semisolid material. (http://www.medical-dictionary.thefreedictionary.com/cyst).  In another source, a “cyst” is a closed sac or capsule, usually filled with fluid or semisolid material. (http://www.medterms.com/script/main/art.asp?articlekey=288)

If one looks at the various definitions from the online medical dictionaries or sites, one can be overwhelmed with the big number of related terms and the difficulty in discriminating and deciding which ones matter most.

If one looks at the various definitions, one can deduce that bump, mass, lump, nodule, tumor and cyst are essentially the same, that is, loosely speaking. These terms do not connote an etiology as the cause can be anything, ranging from being cancerous and non-cancerous, and for the latter, from being inflammatory and non-inflammatory.  However, if one looks more closely, the word “cyst” somehow differs from the rest of the English terms as it specifically describes the nature of the contents, “usually filled with fluid or semisolid material.”  Strictly speaking, a bump, mass, nodule, and tumor can be cystic (with fluid or semisolid materials), solid (with solid materials) or complex (combination of fluid, semisolid and solid materials). Thus, the words, “cystic,” as well as “solid” and “complex” are descriptive of the nature of contents within and composition that made up the bump, mass, lump, nodule, and tumor.

In the Philippines, one very often hears the use of these three terms, namely: “bukol,” “tumór” and “sis” in Tagalog, to refer to bumps, masses, lumps, nodules, and tumors noted in any part of the body either palpated or reported after x-rays, ultrasounds,and other imaging diagnostic tests are done.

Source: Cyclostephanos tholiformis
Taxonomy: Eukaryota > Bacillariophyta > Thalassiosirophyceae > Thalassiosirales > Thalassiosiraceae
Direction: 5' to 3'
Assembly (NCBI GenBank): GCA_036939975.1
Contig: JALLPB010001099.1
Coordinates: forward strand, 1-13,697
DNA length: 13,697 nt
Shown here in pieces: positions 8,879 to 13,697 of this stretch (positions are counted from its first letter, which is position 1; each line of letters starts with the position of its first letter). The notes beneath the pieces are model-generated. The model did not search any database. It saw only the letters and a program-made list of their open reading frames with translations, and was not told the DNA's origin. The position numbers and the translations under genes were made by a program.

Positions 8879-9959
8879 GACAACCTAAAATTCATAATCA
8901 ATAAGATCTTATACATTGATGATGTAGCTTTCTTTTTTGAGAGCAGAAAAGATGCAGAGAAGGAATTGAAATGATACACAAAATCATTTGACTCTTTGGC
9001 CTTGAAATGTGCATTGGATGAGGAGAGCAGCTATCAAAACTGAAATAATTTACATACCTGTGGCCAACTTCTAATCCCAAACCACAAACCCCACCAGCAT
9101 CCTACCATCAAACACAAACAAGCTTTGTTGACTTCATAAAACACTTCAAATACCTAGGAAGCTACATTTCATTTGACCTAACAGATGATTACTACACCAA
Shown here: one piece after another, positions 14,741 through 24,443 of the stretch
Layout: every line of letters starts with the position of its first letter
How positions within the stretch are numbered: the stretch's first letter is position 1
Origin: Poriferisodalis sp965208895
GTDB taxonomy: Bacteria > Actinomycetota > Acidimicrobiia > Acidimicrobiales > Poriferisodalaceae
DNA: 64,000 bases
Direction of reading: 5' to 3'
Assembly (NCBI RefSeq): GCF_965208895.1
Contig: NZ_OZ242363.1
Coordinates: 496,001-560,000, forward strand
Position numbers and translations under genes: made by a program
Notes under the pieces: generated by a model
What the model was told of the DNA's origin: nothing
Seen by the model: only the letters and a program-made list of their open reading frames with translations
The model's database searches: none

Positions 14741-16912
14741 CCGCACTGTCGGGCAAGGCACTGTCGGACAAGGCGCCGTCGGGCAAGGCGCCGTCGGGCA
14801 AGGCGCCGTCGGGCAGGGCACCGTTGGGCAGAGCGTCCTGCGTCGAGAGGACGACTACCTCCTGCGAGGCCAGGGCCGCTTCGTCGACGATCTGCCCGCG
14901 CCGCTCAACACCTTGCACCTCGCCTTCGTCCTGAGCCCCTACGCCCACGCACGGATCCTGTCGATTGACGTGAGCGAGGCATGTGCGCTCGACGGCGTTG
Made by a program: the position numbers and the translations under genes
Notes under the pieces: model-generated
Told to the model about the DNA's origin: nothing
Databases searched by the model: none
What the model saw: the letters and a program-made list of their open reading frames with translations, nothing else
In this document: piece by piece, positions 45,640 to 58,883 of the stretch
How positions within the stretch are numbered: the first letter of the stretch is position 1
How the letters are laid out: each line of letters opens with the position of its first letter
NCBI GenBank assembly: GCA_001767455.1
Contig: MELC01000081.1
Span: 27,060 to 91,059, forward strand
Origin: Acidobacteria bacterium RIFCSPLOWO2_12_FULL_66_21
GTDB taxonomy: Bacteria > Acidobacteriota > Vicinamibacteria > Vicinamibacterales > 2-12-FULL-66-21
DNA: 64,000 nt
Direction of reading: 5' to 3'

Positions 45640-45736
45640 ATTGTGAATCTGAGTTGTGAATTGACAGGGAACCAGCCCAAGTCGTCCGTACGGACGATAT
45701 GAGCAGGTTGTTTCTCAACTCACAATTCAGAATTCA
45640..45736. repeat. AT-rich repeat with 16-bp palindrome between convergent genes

Strictly speaking, among the three terms, only “bukol” should be the Tagalog term to use to refer to bumps, masses, lumps, nodules, and tumors in which the etiology and nature of contents are not specified. Based on my experience, “sis” is most commonly used than “bukol” and “tumór” and “sis” and “tumór” are used with local connotations different from the concepts I presented above.  How the local connotations came about, here are my perceived reasons.

In the past, when the word “cancer” was an extremely dreaded word in the Philipppine community, Filipino physicians would use “tumór” instead of “cancer” or “kanser” to break the news or declare the diagnosis.  For the non-cancerous counterpart, the word “sis” was used.  “Sis lang ho!” a physician would declare, or “Tumór ho.” With the frequent usage of “tumór” to connote cancer, over the years and up to the present, the word “tumór” has come to mean cancer which strictly speaking is erroneous as this is a term for something that can either be cancerous or non-cancerous.  For the same reason, “sis” has come to mean a non-cancerous “bukol,” “bump,” “mass,” “lump,” and “nodule.”